Serviced apartments sector enjoys upward momentum across Asia-Pacific, despite tighter corporate budgets
Overseas business assignments set to increase considerably by 2020, as multinational corporations further expand their international operations
Serviced apartment operators need to do more to rekindle flagging market share from corporate clientele. That’s according to the Global Serviced Apartments Industry Report 2016/17 produced by Britain-based booking agency and research company, The Apartment Service.
Its data indicates that, globally, fewer corporates are taking up serviced apartments than they were 18 months ago, “suggesting that the sector may need to do more to attract those corporates not yet persuaded by the benefits of hotel alternatives”.
Compared to the previous year’s report, when three-quarters (74.29 per cent) of corporates surveyed were using serviced apartments for business travel, that figure has fallen by around 9 per cent in the 2016/2017 report. Just under half of the respondents (49.24 per cent) used apartments regularly for assignment or project work, down slightly from 51.43 per cent from the last survey, and 35.61 per cent used them for relocation, compared to 42.86 per cent previously.
While in 2015, 82.62 per cent of corporates reported that they were making more use of serviced apartments for business travel, in 2016, less than half (just 47.37 per cent) reported that their usage for business travel was increasing. Usage for assignments had dropped from 72.73 per cent, and 58.33 per cent for relocation, to 54.9 per cent and 30.43 per cent, respectively.
However Charles McCrow, CEO of The Apartment Service, says this does not suggest that interest is waning – rather that “mature corporate accommodation programmes now routinely include serviced apartments, and that the sector is now more secure in its niche”.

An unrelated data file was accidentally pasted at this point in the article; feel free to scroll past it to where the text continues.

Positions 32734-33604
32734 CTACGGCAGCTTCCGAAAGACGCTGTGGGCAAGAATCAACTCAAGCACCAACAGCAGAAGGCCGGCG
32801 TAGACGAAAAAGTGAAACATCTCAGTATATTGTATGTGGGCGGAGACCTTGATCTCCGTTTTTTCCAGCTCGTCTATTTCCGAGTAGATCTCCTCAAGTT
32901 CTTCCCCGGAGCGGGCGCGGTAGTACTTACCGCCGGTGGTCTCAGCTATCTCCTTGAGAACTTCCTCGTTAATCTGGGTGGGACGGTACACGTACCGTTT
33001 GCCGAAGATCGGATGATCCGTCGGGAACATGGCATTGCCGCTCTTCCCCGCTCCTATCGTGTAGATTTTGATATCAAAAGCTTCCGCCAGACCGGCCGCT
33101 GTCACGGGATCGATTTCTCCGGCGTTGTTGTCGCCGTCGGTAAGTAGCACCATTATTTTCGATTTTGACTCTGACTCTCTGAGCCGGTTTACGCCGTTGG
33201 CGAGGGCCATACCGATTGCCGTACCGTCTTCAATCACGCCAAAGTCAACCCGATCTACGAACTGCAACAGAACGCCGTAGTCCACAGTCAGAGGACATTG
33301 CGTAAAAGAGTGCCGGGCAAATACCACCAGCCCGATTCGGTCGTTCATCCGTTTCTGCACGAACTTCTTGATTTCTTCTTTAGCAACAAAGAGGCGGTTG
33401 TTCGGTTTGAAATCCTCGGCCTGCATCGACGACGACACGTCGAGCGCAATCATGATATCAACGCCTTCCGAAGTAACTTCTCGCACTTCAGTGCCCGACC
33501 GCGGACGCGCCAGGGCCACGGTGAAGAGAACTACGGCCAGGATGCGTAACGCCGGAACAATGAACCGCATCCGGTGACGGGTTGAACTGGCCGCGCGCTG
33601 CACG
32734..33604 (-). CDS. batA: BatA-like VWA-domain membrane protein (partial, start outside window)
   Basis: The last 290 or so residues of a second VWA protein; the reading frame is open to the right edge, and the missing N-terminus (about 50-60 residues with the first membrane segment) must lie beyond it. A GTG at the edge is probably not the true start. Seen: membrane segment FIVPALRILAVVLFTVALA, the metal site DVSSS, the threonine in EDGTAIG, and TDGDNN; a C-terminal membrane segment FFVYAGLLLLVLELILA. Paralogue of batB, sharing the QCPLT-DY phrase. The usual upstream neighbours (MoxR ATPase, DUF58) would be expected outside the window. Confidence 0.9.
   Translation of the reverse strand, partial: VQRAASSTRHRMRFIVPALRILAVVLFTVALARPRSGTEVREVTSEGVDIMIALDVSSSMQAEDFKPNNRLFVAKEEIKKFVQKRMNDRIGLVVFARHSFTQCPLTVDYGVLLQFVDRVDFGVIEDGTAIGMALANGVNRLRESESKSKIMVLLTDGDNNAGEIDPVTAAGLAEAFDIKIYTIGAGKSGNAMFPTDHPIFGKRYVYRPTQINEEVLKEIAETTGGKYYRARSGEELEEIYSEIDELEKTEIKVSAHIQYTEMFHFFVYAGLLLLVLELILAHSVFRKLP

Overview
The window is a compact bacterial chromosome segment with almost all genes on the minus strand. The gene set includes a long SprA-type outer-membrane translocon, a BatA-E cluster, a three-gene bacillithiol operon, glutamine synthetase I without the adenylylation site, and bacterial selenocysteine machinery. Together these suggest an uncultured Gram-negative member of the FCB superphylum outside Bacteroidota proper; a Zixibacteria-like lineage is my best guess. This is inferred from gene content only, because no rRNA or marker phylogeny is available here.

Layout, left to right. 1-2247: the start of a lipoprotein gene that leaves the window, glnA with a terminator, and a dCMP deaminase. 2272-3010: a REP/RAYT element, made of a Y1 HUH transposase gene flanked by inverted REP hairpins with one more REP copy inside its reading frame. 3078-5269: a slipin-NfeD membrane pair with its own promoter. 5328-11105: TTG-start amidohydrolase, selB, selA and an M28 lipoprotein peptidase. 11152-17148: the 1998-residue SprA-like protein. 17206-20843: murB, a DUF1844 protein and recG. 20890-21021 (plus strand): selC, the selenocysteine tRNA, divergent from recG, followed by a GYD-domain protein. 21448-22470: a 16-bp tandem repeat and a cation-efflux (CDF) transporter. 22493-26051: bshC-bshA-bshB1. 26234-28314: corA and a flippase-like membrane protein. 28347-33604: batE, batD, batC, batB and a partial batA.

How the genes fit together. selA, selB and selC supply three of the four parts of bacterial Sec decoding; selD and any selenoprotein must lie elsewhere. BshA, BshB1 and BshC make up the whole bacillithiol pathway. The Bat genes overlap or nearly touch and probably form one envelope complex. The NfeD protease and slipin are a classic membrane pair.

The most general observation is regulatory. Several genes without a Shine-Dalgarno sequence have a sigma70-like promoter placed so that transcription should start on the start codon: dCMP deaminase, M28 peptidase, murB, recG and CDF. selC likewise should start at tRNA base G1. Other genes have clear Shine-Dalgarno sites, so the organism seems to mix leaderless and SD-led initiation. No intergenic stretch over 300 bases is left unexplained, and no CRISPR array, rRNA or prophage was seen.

As awareness of the serviced apartment product has grown among corporates, travellers and travel management companies, so too has the level of expectation, McCrow writes in the report. Free high-speed Wi-fi ranks highest on corporates’ priority lists, followed by single occupancy (75.38 per cent) and the scope to accommodate an entire family (49.23 per cent). In-house services are not regarded as essential, being a priority for only 35.38 per cent of corporates, while amenities are important to 32.31 per cent.
Operators may also need to look at their processes, the data suggests. While overall, 88 per cent of companies now use serviced apartments for one business reason or another, only half have a formal procurement process in place. This suggests to the report’s authors that serviced apartments are either too difficult to source or book, or that they do not represent a high enough proportion of overall accommodation spend to be incorporated into annual requests for proposals.
“The lack of a clear procurement process, inconsistent quality of product, guest services and amenities complete the list of principal barriers for corporates as they did 18 months ago,” the report states.
Yet, the market is there for the taking: professional services firm PwC predicts a 50 per cent increase in overseas business assignments will be taken by 2020, with multinational corporations having, by then, assignees in 33 countries. Hong Kong factors in the report as the top destination globally by visit, followed by London, Singapore, Bangkok, Paris, Macau, Dubai, Shenzhen, and New York.
With supply on the increase – up 10.5 per cent worldwide compared to the previous report – this is taken as “further evidence of a sector maintaining its upward momentum”. Across Asia-Pacific specifically, demand for serviced apartments has grown by up to 25 per cent in a decade as employers offer short-term contracts to plug skills gaps and manage costs.
Pilar Morais, executive director at Hong Kong-based serviced apartment operator CHI Residences, is quoted in the report on the challenges local operators face. The business market is growing as corporates’ understanding of serviced apartments matures, she says, but “budgets are definitely getting tighter, especially in upper/middle management markets”. Rates haven’t changed much year-on-year, but there’s now fierce competition between hotels and apartments as people compare the two, Morais adds.
She cites a blurring of the line between hotels and serviced apartments, as hotels expand into the serviced apartment sector and fewer dedicated serviced apartments are built. There is also competition from China. In Shanghai, for example, an assignee may sign a two year lease for the same price of a one year lease in Hong Kong.